9. Mathieu van der Poel (Alpecin-Fenix) at 2:34 back: For many, a top-10 at Roubaix would be a career highlight. For a rider of Van der Poel’s caliber, it’s seen as a disappointment. Van der Poel simply didn’t have the legs to follow when Van Aert and Co. surged on the late sectors. With a podium at Milan-San Remo and victory at Tour of Flanders, “MVDP” leaves the classics happier than he could have imagined when he was nursing a back injury this winter. Up next: a Giro d’Italia debut.

Mathieu van der Poel taking in the view in the Roubaix showers. (Photo: James Startt/VeloNews)

10. Yves Lampaert (Quick-Step Alpha Vinyl) at 2:59: The cycling gods can turn cruel in an instant. An over-zealous fan clipped the Belgian’s handlebar, and he couldn’t control his back-end to crash out of contention for the podium. After a rough spring for both him and his team, a podium in Roubaix would have been a much-needed salve. At least he wasn’t seriously injured.

11. Ben Turner (Ineos Grenadiers) at 4:30: One of the revelations of the spring classics campaign, the 22-year-old WorldTour rookie delivered one surprise after another across the classics. On Sunday, he played a key role in setting up Van Baarle for his winning attack. Could the UK finally see its first Roubaix winner? Expectations will be sky high.

12. Alexander Kristoff (Intermarché-Wanty-Gobert) at 4:33: With a tailwind and fast conditions, this was perhaps the Norwegian’s last best chance to win Roubaix. Still, 12th is his third-best career finish in the velodrome, and caps a strong spring with third at Milan-Torino and victory at Scheldeprijs.

13. Florian Sénéchal (Quick-Step Alpha Vinyl) at 4:37: The Frenchman was hoping for more, but the former junior Roubaix winner seems destined for more on the cobbles.

The third chase group: big names, bigger disappointments

A big group of nearly 20 riders came in at 4:47 back, filling out 14th to 35th on the results sheet. 

Leading the bunch was Jordi Meeus, the top Bora-Hansgrohe finisher on the day. At 17th and 18th were Greg Van Avermaet and John Degenkolb, two former winners and two aging warriors still in the thick of it, but perhaps a few cylinders short.

Iván García Cortina was also in the group as the top Spanish rider and the top Movistar finisher. Philippe Gilbert rode with the No. 1 bib in his final Roubaix to finish proudly in the group despite starting with some breathing problems. Filippo Ganna was last in the group, at least earning his first official Roubaix result after suffering with some punctures.

Busted up and broken down: Quick-Step on the back foot

Another group of eight riders came in at 12:35 back that included Kasper Asgreen and Zdenēk Štybar. Crashes and punctures derailed Quick-Step’s chances across the day. Former winner Niki Terpstra rode in with the group.

Every rider will have a story of endurance and determination at Paris-Roubaix. (Photo: James Startt/VeloNews)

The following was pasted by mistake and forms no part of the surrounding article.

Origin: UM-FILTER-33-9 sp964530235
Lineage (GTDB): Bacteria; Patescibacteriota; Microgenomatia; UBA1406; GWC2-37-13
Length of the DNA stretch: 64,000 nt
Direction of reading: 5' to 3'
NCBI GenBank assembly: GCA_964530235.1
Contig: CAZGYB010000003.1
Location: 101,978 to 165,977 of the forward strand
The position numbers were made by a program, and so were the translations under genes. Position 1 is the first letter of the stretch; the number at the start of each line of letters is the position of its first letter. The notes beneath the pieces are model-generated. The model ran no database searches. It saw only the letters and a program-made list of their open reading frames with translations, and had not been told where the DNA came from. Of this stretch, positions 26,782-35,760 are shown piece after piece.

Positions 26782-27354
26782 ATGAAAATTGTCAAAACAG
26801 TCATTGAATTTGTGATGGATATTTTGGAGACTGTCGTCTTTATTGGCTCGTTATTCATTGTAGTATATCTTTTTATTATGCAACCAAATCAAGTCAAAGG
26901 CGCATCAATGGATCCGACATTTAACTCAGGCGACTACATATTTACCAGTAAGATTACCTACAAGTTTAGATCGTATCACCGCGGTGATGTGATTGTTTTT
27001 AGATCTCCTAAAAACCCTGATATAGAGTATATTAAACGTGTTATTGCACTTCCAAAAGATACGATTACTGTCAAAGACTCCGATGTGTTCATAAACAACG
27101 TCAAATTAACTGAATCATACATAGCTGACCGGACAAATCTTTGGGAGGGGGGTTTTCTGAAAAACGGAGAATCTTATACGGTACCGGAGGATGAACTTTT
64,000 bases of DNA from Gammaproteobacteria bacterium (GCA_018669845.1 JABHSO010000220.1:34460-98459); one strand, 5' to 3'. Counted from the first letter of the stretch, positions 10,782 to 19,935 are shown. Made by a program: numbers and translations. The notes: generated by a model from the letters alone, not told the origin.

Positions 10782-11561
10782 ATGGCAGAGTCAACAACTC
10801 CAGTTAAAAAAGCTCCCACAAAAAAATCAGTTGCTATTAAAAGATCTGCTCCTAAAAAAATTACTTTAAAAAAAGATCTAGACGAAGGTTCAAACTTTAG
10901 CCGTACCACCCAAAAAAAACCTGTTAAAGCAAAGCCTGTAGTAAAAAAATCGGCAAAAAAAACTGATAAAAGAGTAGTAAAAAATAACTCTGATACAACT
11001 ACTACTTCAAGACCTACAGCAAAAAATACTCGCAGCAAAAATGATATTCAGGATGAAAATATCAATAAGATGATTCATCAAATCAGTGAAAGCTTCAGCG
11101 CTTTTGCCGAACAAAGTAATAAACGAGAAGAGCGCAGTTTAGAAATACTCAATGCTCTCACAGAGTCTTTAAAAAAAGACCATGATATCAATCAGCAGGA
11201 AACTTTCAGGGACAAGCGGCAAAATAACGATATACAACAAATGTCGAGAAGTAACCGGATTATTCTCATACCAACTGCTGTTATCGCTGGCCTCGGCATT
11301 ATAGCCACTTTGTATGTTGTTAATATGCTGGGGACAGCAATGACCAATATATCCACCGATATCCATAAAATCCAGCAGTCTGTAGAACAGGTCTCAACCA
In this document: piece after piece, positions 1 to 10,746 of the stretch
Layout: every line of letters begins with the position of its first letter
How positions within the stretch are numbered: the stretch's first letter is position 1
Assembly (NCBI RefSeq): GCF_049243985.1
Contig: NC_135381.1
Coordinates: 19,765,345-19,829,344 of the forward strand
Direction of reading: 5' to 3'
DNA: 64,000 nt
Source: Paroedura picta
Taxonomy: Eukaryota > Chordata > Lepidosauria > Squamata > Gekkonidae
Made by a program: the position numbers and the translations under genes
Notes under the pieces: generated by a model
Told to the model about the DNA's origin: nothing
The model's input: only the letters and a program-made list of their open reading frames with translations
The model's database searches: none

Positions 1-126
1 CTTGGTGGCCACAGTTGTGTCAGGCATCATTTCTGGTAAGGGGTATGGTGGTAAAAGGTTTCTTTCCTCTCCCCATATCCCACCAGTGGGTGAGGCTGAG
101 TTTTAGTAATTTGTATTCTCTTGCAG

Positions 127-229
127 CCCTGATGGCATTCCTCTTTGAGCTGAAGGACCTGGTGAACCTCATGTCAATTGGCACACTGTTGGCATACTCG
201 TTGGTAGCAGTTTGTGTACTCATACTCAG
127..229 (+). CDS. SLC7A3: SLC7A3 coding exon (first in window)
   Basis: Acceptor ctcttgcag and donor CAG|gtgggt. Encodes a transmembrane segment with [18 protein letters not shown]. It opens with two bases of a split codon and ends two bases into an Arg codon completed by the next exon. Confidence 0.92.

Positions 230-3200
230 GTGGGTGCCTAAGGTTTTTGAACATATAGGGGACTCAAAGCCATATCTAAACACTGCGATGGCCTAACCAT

Relatively large groups rolled in together at 15:16 and 15:28 back, respectively. Riders looked for alliances just to get to the finish line. Guillaume Boivin came in with a bunch at 15:28 back. Tenth last year in a breakout ride, the Canadian’s hopes were torpedoed by illness, but he rode with pride to make it to the velodrome. Cameron Wurf rolled in with a group at 24:44 back. The Ineos Grenadiers rider who is also a world-class triathlete keeps seeing race days this spring. Later this season he will put his focus on Ironman, but made it to the velodrome in 94th in his first career Roubaix result.

Cofidis rider Syzmon Sajnok was the last officially classified racer in 107th at 26:44 back. Some went to the Roubaix showers, nearly everyone collapsed in the infield.

The DNF roll was 63, far from a record

Sunday’s relatively warm conditions and tailwinds meant for a fast race, and some 63 riders did not manage to finish, a number that includes riders over the time limit. Still, that’s more than a third that did not receive an official result. That number is less than the 78, who did not finish last year’s mud bath, and way less than the modern record of the 169 DNF’s in 2001 in the wet edition that only saw 55 finishers.

Top among the DNF list was the entire Trek-Segafredo team, except Jasper Stuyven, who managed to make it to the velodrome in seventh. Last year’s revelation with Florian Vermeersch did not see a repeat of his miracle ride, while Imanol Erviti did not arrive to the velodrome in what was his record-tying 17th career Roubaix start.

Christophe Laporte started as a favorite for Jumbo-Visma, but his back wheel collapsed a bizarre incident, and despite three bike changes, he did not finish. Anthony Turgis, second at Milan-San Remo, was another DNF, as Total Energies missed the presence of Peter Sagan, who did not race. Bahrain-Victorious rider Chun Kai Feng of Taiwan was the day’s lone non-starter, and no team classified all of its starters in the velodrome.

There were 12 riders who rode into the velodrome, but missed the time cut, and thus did not receive an official result. The hors-délai rule was imposed at 8 percent of the winner’s time at 26:57, meaning that Roubaix rookie Magnus Sheffield, who was part of five riders who crossed the line at 28:19, was deprived of an official placing by 82 seconds.

Others OTL included Victor Campenaerts and Bas Tietema, who finished more than 1 hour behind the time cut. The Dutch rider was third in the Paris-Roubaix Espoirs in 2014 and later raced on the BMC development team before emerging as a YouTube star with his “Tour de Tietema” program. In January, he signed a contract with the Belgian team, and collapsed in tears as he crossed the line, almost entirely alone in the velodrome except for some workers taking down the fencing.

Paris-Roubaix can be cruel, but it always delivers amazing drama and stories of survival. Every rider will have one to tell after the fastest Roubaix in history.